Written by Meredith Roudebush-Albaugh, MSW, LCSW
Do you find yourself feeling more tired than usual? Have you noticed that you are taking more frequent naps since the start of the pandemic? You are not alone. Many of us are finding ourselves sleeping in as late as possible and skipping our morning shower as we fire up our laptops to begin the workday from home. Sure, it’s nice to skip out on the Southern California traffic and not have to worry about the rush of dropping off our kids at school, but why are we feeling so tired even with all of this extra sleep?
One explanation is that our fatigue is a trauma-based response to the persistent stress of living in the midst of a pandemic. We are under prolonged stress, which exhausts us physically, mentally and emotionally. When we experience stress, our bodies naturally tense up, we “brace for impact”, so to speak, as we prepare for the worst to happen. We wait for the “bottom to fall out”. And as the pandemic persist, we keep waiting, we keep tensing, and we keep stressing. After days, weeks, months of this, the prolonged stress has a significant impact on our energy levels. After gyms closed and we shifted our exercise to the outdoors, many of us had to stop hiking, jogging and running due to the low air quality due to the wildfires. The lack of exercise has only increased both stress levels and fatigue.
Those of us who have children at home have also begun functioning as pseudo-teachers as the real Educators “zoom in” to class every day with our children, who complete school on chrome books from their bedrooms. We receive emails about “missing assignments”, which our children have claimed to have turned in, as we navigate the technological jungle of tracking their progress with their completed work and maintaining accountability with their teachers.
What I have described are merely the trivial struggles associated with living in the midst of a pandemic, not even touching on the agony of those who have suffered with COVID-19, or lost loved ones as a result of this terrible virus. Yet, even these seemingly trivial struggles impact us in a very traumatic manner.
So, what should we do? How do we get our energy back? There are several things we need to do to get back on track:
1. First, we must implement structure and routine into our daily lives to bring order to the chaos that has taken over. Structure and routine also help in providing a sense of purpose and meaning in our day-to-day lives. And purpose and meaning help in increasing motivation.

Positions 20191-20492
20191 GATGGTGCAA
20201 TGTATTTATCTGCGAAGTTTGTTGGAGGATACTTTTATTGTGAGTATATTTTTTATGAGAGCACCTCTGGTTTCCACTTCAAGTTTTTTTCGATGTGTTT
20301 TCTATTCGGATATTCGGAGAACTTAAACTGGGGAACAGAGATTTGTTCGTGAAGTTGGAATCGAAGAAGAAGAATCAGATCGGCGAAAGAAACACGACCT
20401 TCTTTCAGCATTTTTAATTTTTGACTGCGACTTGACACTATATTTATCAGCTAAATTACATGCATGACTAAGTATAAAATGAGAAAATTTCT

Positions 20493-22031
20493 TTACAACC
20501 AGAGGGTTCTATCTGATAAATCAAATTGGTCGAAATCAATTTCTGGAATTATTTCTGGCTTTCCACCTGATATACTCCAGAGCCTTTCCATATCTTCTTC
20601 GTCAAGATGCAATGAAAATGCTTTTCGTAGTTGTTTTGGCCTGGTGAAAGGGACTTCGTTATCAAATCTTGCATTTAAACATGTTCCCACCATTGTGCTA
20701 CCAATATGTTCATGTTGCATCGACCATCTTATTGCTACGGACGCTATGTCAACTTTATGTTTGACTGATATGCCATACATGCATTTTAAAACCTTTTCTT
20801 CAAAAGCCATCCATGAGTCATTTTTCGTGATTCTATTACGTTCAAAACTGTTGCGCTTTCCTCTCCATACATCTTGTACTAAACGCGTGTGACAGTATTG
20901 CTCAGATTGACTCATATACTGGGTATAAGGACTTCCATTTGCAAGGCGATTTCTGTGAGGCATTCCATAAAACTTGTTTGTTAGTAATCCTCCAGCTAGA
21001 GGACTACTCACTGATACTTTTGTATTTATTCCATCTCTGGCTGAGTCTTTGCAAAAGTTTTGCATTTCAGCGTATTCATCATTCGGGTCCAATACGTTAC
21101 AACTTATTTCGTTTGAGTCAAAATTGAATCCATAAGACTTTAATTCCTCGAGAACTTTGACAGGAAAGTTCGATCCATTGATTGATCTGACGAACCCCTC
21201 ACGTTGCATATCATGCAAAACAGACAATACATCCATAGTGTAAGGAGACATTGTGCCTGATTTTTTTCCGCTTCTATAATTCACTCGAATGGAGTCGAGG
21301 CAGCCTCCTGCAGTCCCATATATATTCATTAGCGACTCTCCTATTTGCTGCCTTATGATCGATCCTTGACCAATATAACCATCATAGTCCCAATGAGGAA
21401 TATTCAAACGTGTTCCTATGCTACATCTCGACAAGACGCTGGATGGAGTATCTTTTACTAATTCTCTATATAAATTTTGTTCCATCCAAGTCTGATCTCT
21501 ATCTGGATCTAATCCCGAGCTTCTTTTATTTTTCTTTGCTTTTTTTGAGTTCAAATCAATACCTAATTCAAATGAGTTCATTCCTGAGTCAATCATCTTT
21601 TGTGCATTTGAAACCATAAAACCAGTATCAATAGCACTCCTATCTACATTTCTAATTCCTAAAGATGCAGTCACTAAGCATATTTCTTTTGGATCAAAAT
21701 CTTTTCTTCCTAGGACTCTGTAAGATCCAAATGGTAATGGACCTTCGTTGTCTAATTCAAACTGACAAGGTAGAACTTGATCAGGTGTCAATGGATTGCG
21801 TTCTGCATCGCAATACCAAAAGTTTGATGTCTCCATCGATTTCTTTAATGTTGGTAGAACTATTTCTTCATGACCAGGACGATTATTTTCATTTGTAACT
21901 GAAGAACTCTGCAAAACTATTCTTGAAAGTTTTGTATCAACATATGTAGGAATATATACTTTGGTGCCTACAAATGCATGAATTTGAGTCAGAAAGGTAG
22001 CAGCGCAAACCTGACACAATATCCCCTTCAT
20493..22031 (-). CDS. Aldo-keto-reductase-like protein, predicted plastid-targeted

2. We must also begin exercising again to bring back the stamina that we’ve lost through sleeping in and watching too much Netflix. (And thank God for Netflix, am I right?? I’m not sure how I would have gotten through the stay-at-home order without my many streaming subscriptions and the availability of digital books!).
3. It is also important to engage in hobbies that we can participate in while social distancing. Even if we do not feel like engaging in hobbies, choosing to engage anyway will help in “jump-starting” the feel-good chemicals in the brain so that we not only start feeling better, but eventually the desire to engage in those activities will also return.
4. Additionally, social interaction is of critical importance, but it must be done in the manner of social distancing. As human beings, we long for connection. We need to feel understood and to know that we are not alone, and social distancing has fractured human interaction to a degree where we are physically more alone than ever before. So, let us reach out to each other through phone calls and video chats. Texting was great when we were overloaded with human interaction, but now that we are starved of human contact, we need to see each other again, but in a way that will not expose us to the virus. Let us use FaceTime, Messenger Video, Skype, Zoom and any other platform we prefer to connect with each other as human beings.
We need each other. We will get through this together!
Written by: Written by Meredith Roudebush-Albaugh,
MSW, LCSW 93318